THERE is Dan Hannebery pre-2016 Grand Final.     

And there is Dan Hannebery post-2016 Grand Final.     

Same man before and after, yet barely recognisable as a football talent.     

As a power runner, prodigious statistic gatherer and constant linebreaker, Hannebery had become a blueprint midfielder.     

We weren't to know it at the time, but he lost that status one minute into the final quarter of that year's Grand Final, when Western Bulldog Easton Wood slid into his knee.   

Easton Wood and Dan Hannebery collide in the 2016 Grand Final. Picture: AFL Photos

Hannebery is about to enter his 11th season, and the money ($800,000-plus times five years) and hope (the Saints' desperation for a big-name recruit) attached to his new contract with St Kilda places him right in the middle of the fullest beam of AFL pressure.     

Tom Lynch, Dylan Shiel, Jesse Hogan, Dayne Beams, Steven May, Lachie Neale, Chad Wingard, Jared Polec, and even 2017 transferee Jake Lever are positioned around him in that beam.     

The pressure on Hannebery goes down the line, too, to Simon Lethlean, the still-new Saints football operations boss who desperately sought a marquee signing in last year’s trade period, and coach Alan Richardson, who needs a winning season if he is to be given a contract for 2020.     

DAN DOWN: Watch the moment when Hannebery's legs are taken out in the 2016 Grand Final

Lethlean aggressively drove the pursuit of Hannebery, so convinced was he of the merits of adding the energetic, outgoing, great-fun-to-be-around, soon-to-turn 28-year-old to the many introverted, unproven and unconfident players on the Saints list.     

Yet, despite every Melbourne club, and particularly North Melbourne, showing serious interest in Hannebery from the moment he first came out of contract in 2010, no club outside of St Kilda made a serious pitch last year.     

The Roos clearly had moved on, not even subtly enquiring this time round.     

As such, the Hannebery transaction for the Saints was heavy in dollar requirements but not draft picks  No.28 heading their way from the Swans along with the player, in exchange for No.39 and a future second-round draft pick.     

One of the many concerns for Hannebery and the Saints (as they set about their partnership) is that, simply, the Swans no longer wanted him, just two years after the crushing exit of Tom Mitchell.     

This, despite him reaching modern-day all-time great Swan status with three Virgin Australia AFL All Australian blazers (2013, 2015 and 2016), three top-six placings in the Brownlow Medal in the same three seasons, being adjudged the AFL Coaches Association's Player of the Year in 2015, a premiership medal in 2012, the 2010 NAB AFL Rising Star and a contract which ran all the way through to the end of 2021.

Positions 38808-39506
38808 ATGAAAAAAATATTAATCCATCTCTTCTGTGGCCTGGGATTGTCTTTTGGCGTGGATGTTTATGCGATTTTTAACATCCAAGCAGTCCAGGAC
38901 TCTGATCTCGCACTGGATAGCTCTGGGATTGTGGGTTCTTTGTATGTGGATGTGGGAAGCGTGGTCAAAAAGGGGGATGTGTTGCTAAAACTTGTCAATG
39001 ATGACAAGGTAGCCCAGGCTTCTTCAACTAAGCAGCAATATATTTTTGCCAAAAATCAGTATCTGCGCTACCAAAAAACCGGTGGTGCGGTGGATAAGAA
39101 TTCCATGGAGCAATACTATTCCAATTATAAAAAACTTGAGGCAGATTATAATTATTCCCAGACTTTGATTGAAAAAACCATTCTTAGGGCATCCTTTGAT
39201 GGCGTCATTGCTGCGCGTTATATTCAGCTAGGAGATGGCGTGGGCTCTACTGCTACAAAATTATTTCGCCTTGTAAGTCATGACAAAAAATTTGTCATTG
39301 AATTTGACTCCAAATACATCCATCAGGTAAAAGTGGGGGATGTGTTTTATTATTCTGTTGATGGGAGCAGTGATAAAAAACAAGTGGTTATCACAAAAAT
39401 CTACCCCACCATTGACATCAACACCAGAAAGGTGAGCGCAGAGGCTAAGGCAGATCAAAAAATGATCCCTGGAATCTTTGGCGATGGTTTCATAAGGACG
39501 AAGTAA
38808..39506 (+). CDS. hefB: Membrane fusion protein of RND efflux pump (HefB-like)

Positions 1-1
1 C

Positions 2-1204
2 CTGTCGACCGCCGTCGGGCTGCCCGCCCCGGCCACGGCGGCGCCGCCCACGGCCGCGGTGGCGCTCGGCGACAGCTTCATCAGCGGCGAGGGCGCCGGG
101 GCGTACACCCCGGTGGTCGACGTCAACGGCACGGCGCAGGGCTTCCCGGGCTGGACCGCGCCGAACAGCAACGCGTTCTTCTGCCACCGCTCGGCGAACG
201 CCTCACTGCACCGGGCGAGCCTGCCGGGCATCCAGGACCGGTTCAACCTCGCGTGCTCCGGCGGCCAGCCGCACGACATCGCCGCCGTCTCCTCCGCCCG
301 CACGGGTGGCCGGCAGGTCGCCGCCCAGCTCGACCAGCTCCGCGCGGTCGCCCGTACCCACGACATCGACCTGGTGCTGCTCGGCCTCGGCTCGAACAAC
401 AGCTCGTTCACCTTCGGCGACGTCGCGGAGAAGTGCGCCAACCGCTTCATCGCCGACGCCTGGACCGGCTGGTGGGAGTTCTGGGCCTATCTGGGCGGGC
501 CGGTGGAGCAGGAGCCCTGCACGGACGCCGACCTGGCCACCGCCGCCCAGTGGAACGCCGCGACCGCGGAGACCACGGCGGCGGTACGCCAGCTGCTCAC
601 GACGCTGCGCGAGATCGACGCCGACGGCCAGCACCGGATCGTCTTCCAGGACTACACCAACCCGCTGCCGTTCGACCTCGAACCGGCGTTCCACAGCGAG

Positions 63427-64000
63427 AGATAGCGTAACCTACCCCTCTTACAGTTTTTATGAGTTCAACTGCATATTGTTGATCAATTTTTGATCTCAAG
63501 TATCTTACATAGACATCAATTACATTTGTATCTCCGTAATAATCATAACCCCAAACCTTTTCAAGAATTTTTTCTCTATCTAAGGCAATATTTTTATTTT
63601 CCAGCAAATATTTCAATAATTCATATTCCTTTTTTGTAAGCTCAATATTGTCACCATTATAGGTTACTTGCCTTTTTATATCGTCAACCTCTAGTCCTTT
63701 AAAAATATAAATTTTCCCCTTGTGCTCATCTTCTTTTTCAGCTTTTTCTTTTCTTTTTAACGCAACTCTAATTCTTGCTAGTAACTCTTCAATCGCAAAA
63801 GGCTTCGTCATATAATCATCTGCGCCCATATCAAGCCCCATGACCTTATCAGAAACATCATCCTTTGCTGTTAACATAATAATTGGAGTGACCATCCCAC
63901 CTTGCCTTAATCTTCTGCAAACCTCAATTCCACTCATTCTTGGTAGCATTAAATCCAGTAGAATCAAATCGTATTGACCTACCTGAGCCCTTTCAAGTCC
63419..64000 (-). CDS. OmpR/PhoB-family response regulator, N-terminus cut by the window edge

Forget the spin about respectfully acknowledging Hannebery's desire to return to the family and friends pull of Melbourne, required players at good clubs with three seasons to run on deals aren't traded out.     

Hannebery's social life has always intrigued football people. He has long loved a good time and, like many contemporaries, he has a reputation for pushing the often fluid boundaries in the social-life space.     

He has enjoyed reacquainting himself with Melbourne and his old friends since leaving Sydney late last year.     

Two setbacks – one before Christmas and another one a fortnight ago – came when he suffered hamstring soreness, a continuation of soft tissue problems since the 2016 Grand Final and ultimately creating even more pressure for him at his new club, where he won't have multi-pronged teammate protection in the midfield.     

At St Kilda, it will be he and Jack Steven who will be targeted in opposition teams' midfield plans, with daylight to the next locked-in match-day focus.     

Hannebery and Steven share a laugh during a pre-season training session. Picture: Michael Willson, AFL Photos

Even with the banged-up footy body that he had in the 2017 and 2018 seasons, Hannebery never stopped trying nor running hard, but his numbers crashed, all the way back to season-one (2009) levels.     

He regularly looked sore, was unable to break free of opponents, and found himself kicking and handballing under extreme pressure.     

Until that late stage of the 2016 Grand Final when Wood – who against AFL rules was awarded a free kick for the contact and who later, in a display of his renowned class, apologised to Hannebery for the action and damage it caused – made contact, Hannebery's career had not been questioned.     

But there have been queries everywhere in the two years since.     

In recruiting the post-2016 Grand Final Hannebery and being unable to attract any other big names after a horrendous 2018 season, and in paying their man the pre-2016 GF financial package, St Kilda has heaped upon Hannebery an extraordinary pressure.     

A pressure so great that not even the pre-2016 Grand Final Hannebery could be guaranteed to conquer.     

Twitter: @barrettdamian